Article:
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With its bold strokes and mystic aura, Zen calligraphy has fascinated Westerners for decades, yet it remains an abstract, rarely practiced form of expression outside of Asia. Now, master calligrapher Tanchu Terayama explains the techniques behind this subtle art and offers step-by-step instructions for practicing it on a professional level.
After introducing the basics, Terayama presents a unique meditative warm-up to establish the proper mental attitude needed to release one's creative energies. Next, the power of the brushed line is explained and demonstrated. What makes a good line or a bad one, an expressive effort or an unfocused one? Lessons on brushing symbolic Japanese characters follow, including those for emptiness, nothingness, and flower. The painting section shows readers how to draw the spare yet elegant pictorial themes of this classic art: bamboo, plum blossoms, Mount Fuji, and the inspirational Zen priest Daruma.
If the exercises are the heart of the book, the Appreciation section is the soul. This chapter introduces classic works from renowned priests and other historical figures, including Miyamoto Musashi (the celebrated swordsman and author of The Book of Five Rings), Morihei Ueshiba (the founder of aikido), Jigoro Kano (the father of judo), and Zen priest Hakuin. Each masterpiece is accompanied by penetrating commentary on the strengths and salient features of the work.
Rarely has Zen calligraphy been demonstrated and discussed with such candor and insight. Illuminating yet another side of Zen, Zen Brushwork will be an invaluable source to those interested in meditation, Zen, Buddhism, the martial arts, and Oriental traditions in general.
Part I Background
What is Zen Calligraphy?
The Evolution of Kanji
The Fundamentals of Calligraphy
The Four Treasures of Calligraphy
Part II Preparation-Warming Up and Developing Ki
The Zen Line
Yoki-ho: A Method of Developing Ki and Warming-Up
warm-up exercise 1: Yoki-ho: The Long Version
warm-up exercise 2: The Short Form of Yoki-ho: A Five-Minute Exercise
warm-up exercise 3: Kusho: Writing in the Air
Part III Zen Calligraphy and Painting
The Zen Line and Its Applications
exercise 1: Mujibo (The Zen Line)
exercise 2: Enso (The Zen Circle)
exercise 3: Horizontal and Vertical Lines
exercise 4: Fine Lines
Tensho (Seal Script)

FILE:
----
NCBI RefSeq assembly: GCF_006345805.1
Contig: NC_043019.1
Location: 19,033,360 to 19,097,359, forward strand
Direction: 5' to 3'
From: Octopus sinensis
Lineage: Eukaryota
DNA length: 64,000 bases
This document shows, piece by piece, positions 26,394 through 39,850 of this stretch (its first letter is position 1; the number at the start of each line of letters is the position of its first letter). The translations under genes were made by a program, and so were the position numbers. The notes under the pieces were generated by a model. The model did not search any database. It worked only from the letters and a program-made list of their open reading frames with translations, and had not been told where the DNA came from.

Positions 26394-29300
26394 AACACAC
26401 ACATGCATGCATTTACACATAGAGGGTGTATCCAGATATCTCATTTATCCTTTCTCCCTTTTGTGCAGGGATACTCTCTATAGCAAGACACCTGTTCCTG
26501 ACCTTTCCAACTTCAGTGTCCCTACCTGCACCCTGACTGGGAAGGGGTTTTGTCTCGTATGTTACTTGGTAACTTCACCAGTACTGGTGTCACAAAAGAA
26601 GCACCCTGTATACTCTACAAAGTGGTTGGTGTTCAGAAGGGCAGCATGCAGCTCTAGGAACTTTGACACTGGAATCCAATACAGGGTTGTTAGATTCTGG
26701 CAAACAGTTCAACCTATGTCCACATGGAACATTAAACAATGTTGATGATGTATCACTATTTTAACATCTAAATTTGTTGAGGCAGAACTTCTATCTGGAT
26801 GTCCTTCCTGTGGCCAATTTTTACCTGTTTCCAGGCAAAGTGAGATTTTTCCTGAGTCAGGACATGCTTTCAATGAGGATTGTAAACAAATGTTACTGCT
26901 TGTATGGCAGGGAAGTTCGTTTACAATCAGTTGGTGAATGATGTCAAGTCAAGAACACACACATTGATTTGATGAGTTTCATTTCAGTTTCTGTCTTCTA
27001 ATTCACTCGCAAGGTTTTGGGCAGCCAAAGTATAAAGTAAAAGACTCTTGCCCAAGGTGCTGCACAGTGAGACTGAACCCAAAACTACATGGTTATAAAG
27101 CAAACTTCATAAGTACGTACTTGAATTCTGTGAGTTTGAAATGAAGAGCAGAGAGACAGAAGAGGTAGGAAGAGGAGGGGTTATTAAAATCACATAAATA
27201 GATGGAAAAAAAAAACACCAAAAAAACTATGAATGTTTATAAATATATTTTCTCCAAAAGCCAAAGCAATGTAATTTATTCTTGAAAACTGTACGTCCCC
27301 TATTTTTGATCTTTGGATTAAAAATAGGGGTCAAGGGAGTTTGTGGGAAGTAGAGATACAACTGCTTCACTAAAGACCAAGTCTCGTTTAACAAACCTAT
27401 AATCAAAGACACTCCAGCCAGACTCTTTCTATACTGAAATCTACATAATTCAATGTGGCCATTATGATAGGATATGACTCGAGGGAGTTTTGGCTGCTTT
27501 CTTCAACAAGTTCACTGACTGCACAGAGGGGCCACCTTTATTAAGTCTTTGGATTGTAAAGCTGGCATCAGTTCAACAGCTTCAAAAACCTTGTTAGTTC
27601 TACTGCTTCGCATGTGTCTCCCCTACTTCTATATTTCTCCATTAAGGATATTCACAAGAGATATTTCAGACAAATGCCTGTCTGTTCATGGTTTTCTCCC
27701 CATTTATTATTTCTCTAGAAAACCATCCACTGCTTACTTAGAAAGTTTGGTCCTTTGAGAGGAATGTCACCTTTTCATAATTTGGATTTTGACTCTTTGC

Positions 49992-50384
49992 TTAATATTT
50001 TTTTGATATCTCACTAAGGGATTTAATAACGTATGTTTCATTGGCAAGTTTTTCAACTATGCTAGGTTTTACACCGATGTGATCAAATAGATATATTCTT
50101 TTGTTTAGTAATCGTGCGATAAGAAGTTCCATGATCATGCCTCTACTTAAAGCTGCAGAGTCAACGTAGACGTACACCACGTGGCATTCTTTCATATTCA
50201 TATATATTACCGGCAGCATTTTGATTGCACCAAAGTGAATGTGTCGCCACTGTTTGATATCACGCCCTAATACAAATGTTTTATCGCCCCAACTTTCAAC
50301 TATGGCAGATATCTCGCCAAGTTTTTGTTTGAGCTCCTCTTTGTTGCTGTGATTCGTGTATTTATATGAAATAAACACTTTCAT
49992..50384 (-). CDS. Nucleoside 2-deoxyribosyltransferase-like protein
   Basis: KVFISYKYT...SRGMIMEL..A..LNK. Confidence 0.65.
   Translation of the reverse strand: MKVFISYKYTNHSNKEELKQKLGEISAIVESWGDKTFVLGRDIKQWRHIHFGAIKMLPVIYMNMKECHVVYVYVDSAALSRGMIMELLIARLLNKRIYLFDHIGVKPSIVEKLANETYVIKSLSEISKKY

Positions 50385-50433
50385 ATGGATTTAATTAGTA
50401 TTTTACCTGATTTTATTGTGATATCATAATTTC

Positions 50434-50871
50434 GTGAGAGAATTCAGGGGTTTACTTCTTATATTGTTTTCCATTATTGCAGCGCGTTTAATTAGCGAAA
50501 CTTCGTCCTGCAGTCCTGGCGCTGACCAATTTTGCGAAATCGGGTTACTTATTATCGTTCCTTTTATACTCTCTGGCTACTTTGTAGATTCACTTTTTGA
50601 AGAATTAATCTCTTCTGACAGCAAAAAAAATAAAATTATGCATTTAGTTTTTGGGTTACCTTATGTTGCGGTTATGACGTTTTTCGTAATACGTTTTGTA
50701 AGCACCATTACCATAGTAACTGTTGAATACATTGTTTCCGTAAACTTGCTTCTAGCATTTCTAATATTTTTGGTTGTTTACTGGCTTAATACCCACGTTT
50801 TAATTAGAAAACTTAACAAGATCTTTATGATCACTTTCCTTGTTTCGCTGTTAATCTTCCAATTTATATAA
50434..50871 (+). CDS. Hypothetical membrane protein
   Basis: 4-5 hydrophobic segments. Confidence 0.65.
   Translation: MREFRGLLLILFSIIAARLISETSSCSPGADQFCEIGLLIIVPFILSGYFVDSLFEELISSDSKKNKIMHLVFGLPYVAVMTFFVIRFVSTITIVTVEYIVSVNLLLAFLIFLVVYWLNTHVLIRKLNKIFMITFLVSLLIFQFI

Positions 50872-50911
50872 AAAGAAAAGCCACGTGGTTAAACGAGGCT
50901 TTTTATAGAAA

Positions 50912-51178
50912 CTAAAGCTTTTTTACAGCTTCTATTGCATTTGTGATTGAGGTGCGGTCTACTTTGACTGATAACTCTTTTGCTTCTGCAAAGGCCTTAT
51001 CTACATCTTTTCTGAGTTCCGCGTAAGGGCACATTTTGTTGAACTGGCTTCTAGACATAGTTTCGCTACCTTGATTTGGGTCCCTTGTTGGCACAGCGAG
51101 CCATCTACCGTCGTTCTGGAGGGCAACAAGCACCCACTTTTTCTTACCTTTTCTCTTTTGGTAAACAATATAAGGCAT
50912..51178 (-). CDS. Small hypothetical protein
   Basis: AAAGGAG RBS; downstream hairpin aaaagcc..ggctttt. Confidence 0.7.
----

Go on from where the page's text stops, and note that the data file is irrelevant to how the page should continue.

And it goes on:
exercise 5: So (Grass) and a Practice Line
Kaisho (Standard Script)
exercise 6: Sho (Calligraphy) and Practice Lines
Sosho (Grass Script)
exercise 7: Mu (Nothing)
exercise 8: Hana (Flower)
exercise 9: Ku (Emptiness)
exercise 10: Mu Ichi Motsu (Owning No-thing)
exercise 11: Ichigyo Zanmai (Be in the Moment)
Writing Western Script
exercise 12: Writing Western Script: ABC
exercise 13: Shodo (Calligraphy)
exercise 14: Orchid
exercise 15: Bamboo
exercise 16: Plum Blossoms (with inscription)
exercise 17: Mount Fuji
exercise 18: Daruma
exercise 19: Wall-Gazing Daruma
exercise 20: One-Stroke Daruma
exercise 21: Ji-Wa-Choku (Compassion, Harmony, Honesty)
Part IV Appreciation
Works by Old Masters
Works by Terayama Tanchu
What is Zen Calligraphy?
Calligraphy (sho) is a formative art based on writing. It includes not only writing that is beautiful, but phrases that are novel and interesting. According to the Japanese philosopher Nishida Kitaro (1870-1945; see figure 1), true creativity is not the product of a conscious effort but rather the phenomenon of life itself. True creation must arise from mu-shin, or the state of no-mind, a state beyond thought, emotions, and expectations. Work that is produced through conscious effort is ultimately devoid of life.
Zen calligraphy in particular must spring from shonen sozoku, a Buddhist term equivalent to true thought. Shonen is a state of full concentration that is devoid of thoughts and ideas, while sozoku here means free-flowing continuity. Greatness in brushwork cannot be achieved through conscious effort; it is only achieved through the states of mu-shin and shonen sozuku, or no-mind and a continuous state free of the thoughts and ideas that distract the mind.
Zen calligraphy differs from other calligraphic disciplines as it is focused on the realization of no-mind. Furthermore, in contrast tosho, which uses Chinese characters as a basis, it is the expression of Zen through a brush, whether the result is a single stroke, a Zen circle, or an ink painting. While sho is restricted to brushed writing, Zen calligraphy extends to other forms of brushwork.
Nearly all calligraphy today is born of conscious attention to an aesthetic concept, but we rarely find lines that are truly alive. In contrast, the calligraphy of Zen masters such as Daito Kokushi (1282-1337; founder of Daitokuji temple in Kyoto) or Ikkyu Sojun (1394-1481) resonates with the energy of no-mind achieved through complete concentration. In these works, the lines are filled with vitality and the shapes are fresh and original.
Sen no Rikyu (1522-91), who established many of the basic precepts of the tea ceremony, held that nothing surpassed Zen calligraphy as a subject for display in the alcove of the tea room. He undoubtedly felt that only art works that reflect the eternal vitality of Zen writings could encourage the mind toward enlightenment.
Rikyu recognized that calligraphy necessarily demands the highest level of spirituality. A line that manifests clarity cannot be drawn if the heart is clouded by worldly concerns; a stroke cannot be brushed with resolution if the heart is agitated; and calligraphy that reveals depth cannot be produced if cultivation and experience are shallow.
To write kanji characters that resonate and demonstrate their deeper meaning, one's own mind must achieve unity with the meaning of the words-a requirement that calls for a higher level of spirituality. The calligrapher, therefore, must strive for the state of no-mind through meditation and contemplation.
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